Posts Tagged ‘Colorado Parks and Wildlife’

Boating at Bonny Lake Wildlife Area Colorado

Boating at Bonny Lake Wildlife Area Colorado

Across the West during the past several years, beleaguered state park systems in Utah, Arizona, California and elsewhere  have made news as state governments have slashed budgets and threatened to permanently shutter some of their parks.

But Colorado’s state parks have taken a different path.

Since the state parks became part of the newly-created Colorado Parks and Wildlife in 2011, three of four state parks slated for closure prior to the merger have remained open and there are no plans to shut them down. The fourth park, Bonny Lake near Burlington, became a state wildlife area and remains open to the public.

Despite losing more than $27 million in revenue during the previous year, including some federal money the state receives for managing federally-owned reservoirs, Colorado’s state park system closed out its 2012 fiscal year with a $4.2 million budget surplus, according to a CPW financial report released this week.

Full Story…

Bonny Lake is being managed as a State Wildlife Area and remains open to the public.  The Visitor Center and Camper Service buildings are closed and water and electric are not available.

Currently Colorado Parks and Wildlife is working with the United States Bureau of Reclamation, Yuma County Commissioners, the Three Rivers Alliance, Yuma County Economic Development Council and other community groups to determine the future of the former State Park.  The discussions include facilities and campgrounds that were previously managed by Colorado State Parks.  At present, Bonny Lake is being managed as part of the South Republican State Wildlife Area, a 13,000 acre management unit that offers deer, turkey, waterfowl and small game hunting.

Please check back for updates on any changes for the future management of Bonny Lake State Park or call the Southeast Regional Office in Colorado Springs at 719-227-5200.

Colorado State Park PhotoColorado Parks and Wildlife will celebrate Colorado Day, Monday, Aug. 6, by offering free entrance at all 42 state parks. Colorado Day was created by the state legislature to mark the anniversary of statehood, granted in 1876 by President Ulysses S. Grant. Free entrance at the state parks is an annual Colorado Day tradition.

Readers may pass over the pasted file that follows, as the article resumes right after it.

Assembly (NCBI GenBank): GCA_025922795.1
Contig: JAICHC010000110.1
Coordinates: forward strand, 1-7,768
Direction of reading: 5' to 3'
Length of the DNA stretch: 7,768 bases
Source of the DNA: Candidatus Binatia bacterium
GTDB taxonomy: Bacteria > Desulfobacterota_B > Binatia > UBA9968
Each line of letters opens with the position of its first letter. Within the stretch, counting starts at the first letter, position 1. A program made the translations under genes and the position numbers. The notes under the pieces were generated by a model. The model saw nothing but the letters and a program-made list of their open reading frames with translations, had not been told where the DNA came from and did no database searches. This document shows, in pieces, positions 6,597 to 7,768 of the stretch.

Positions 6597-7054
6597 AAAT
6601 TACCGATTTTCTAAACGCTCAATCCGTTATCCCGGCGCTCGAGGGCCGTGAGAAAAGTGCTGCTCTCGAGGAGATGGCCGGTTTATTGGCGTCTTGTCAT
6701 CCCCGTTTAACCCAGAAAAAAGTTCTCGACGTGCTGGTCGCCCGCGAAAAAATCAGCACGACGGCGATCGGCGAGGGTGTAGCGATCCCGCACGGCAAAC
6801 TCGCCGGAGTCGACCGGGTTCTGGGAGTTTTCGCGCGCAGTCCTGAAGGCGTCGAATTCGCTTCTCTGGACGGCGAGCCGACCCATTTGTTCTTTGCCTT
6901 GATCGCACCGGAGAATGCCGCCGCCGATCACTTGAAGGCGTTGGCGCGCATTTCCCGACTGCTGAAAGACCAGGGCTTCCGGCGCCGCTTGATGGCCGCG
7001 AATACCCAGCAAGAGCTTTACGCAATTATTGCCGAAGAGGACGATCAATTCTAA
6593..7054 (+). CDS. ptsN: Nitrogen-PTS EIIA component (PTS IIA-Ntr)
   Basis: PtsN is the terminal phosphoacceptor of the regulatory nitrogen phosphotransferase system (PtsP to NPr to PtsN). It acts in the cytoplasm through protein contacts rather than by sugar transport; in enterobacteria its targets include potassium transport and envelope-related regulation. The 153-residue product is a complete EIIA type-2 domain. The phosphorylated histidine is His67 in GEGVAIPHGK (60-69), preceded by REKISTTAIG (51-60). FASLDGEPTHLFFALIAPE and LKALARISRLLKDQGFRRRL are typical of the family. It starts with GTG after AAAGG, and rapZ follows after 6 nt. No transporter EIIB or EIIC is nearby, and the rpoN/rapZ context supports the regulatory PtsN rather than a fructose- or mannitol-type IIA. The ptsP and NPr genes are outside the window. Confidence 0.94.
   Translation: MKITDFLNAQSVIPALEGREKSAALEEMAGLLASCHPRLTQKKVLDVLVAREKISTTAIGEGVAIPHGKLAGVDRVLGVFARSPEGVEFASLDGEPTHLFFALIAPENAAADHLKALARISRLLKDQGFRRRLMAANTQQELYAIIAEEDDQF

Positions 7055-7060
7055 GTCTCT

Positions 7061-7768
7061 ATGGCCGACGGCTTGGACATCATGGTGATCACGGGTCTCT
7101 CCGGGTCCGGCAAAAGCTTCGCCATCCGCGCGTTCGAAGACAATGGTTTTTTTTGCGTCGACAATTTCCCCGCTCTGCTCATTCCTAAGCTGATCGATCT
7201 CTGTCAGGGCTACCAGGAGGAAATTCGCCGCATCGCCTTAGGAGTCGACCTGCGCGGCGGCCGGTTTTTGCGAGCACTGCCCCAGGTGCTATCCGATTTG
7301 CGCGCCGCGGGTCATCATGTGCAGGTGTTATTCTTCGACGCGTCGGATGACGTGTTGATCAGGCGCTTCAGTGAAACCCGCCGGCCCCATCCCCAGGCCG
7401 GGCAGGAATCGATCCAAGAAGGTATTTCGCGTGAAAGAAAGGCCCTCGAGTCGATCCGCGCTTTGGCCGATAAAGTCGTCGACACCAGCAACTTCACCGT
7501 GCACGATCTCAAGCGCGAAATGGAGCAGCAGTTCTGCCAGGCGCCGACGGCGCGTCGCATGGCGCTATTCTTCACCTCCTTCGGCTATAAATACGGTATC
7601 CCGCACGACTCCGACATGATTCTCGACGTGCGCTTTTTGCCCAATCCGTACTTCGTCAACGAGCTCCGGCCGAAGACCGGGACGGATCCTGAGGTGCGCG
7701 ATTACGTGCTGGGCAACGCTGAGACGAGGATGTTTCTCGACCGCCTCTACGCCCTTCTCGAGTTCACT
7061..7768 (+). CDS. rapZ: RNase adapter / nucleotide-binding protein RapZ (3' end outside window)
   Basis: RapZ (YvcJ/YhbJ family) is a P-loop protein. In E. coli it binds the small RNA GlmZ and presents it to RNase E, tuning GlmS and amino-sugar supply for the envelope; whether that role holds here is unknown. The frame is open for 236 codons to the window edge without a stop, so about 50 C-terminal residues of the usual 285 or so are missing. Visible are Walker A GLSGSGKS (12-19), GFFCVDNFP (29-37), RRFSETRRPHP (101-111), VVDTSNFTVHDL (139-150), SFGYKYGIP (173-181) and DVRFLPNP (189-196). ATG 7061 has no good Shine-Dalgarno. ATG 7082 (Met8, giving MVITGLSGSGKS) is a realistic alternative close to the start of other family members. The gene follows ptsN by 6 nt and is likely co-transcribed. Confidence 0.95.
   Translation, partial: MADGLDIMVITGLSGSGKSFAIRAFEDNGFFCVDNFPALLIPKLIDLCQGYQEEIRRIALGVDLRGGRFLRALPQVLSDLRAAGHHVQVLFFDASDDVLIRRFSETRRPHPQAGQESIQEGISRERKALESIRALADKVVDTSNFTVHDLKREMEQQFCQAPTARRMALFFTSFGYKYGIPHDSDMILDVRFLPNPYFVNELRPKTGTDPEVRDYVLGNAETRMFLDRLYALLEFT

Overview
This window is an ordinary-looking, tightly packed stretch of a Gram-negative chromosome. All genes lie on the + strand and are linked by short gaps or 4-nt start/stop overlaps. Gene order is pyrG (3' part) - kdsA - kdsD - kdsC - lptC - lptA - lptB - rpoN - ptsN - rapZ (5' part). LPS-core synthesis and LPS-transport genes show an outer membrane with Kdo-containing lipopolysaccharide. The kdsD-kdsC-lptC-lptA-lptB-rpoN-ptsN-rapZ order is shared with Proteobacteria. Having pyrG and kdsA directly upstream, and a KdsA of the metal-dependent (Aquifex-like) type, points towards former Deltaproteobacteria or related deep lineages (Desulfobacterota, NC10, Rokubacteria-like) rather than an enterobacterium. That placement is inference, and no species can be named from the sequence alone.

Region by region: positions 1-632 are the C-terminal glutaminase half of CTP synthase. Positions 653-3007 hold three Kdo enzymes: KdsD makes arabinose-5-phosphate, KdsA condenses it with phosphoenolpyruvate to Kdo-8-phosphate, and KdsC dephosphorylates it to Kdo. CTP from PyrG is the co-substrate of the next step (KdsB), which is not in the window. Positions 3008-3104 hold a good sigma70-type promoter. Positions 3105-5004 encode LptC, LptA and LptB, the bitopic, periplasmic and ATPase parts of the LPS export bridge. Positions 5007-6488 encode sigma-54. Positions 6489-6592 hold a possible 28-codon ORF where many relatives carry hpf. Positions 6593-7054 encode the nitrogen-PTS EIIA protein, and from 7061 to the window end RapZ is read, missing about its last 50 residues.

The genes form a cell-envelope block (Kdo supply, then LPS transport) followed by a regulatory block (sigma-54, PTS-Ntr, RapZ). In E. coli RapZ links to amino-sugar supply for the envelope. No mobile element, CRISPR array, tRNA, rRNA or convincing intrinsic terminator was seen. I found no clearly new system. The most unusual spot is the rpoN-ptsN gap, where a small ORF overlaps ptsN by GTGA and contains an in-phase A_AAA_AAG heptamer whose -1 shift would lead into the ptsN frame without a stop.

“Each Colorado Day, we invite everyone to get outdoors at the state parks, enjoy the natural beauty of these places and experience all the recreational activities that the parks have to offer,” said Rick Cables, Colorado Parks and Wildlife Director. “This annual free day gives people who have never visited a state park the chance to experience the great activities in state parks. Colorado Day is also our annual ‘thank-you’ to all our visitors for their support.”

Entrance fees are waived for the day but all other fees, including camping and reservations will remain in effect on Aug. 6.

The state parks, scattered throughout Colorado, showcase the state’s diverse landscapes, including the prairies of the eastern plains at North Sterling State Park, the alpine beauty of the mountains at State Forest State Park near Walden and the unique geological landscapes at Castlewood Canyon State Park. There are also plenty of opportunities to enjoy Colorado’s rivers at James M. Robb-Colorado River State Park near Grand Junction and the Arkansas Headwaters Recreation Area in Salida. And, there’s plenty of outdoor fun at the reservoirs at Trinidad Lake State Park, Pearl Lake State Park near Steamboat Springs, Lathrop State Park near Walsenburg and Navajo State Park near Durango.

There are a huge variety of recreational opportunities at all Colorado state parks. Float your boat or kayak, raft a river and jet-ski. View diverse wildlife and a multitude of bird species. Catch fish, hike, explore by geocaching, ride some of the best OHV trails in the state or go horseback riding. Teach your children to fish, camp or learn about nature. Climb a challenging rock face, fly a kite or ride your bike.

Come play all day, enjoy a picnic and stay for the sunset. This Colorado Day, be sure to get out to a state park for a fun-filled day that the whole family can enjoy.

Colorado Parks and Wildlife was created by the merger of Colorado State Parks and the Colorado Division of Wildlife, two nationally recognized leaders in conservation, outdoor recreation and wildlife management. Colorado Parks and Wildlife manages 42 state parks, all of Colorado’s wildlife, more than 300 state wildlife areas and a host of recreational programs. To learn more about Colorado’s state parks, please see:http://parks.state.co.us. To learn more about Colorado’s wildlife programs, please see: http://wildlife.state.co.us.

 

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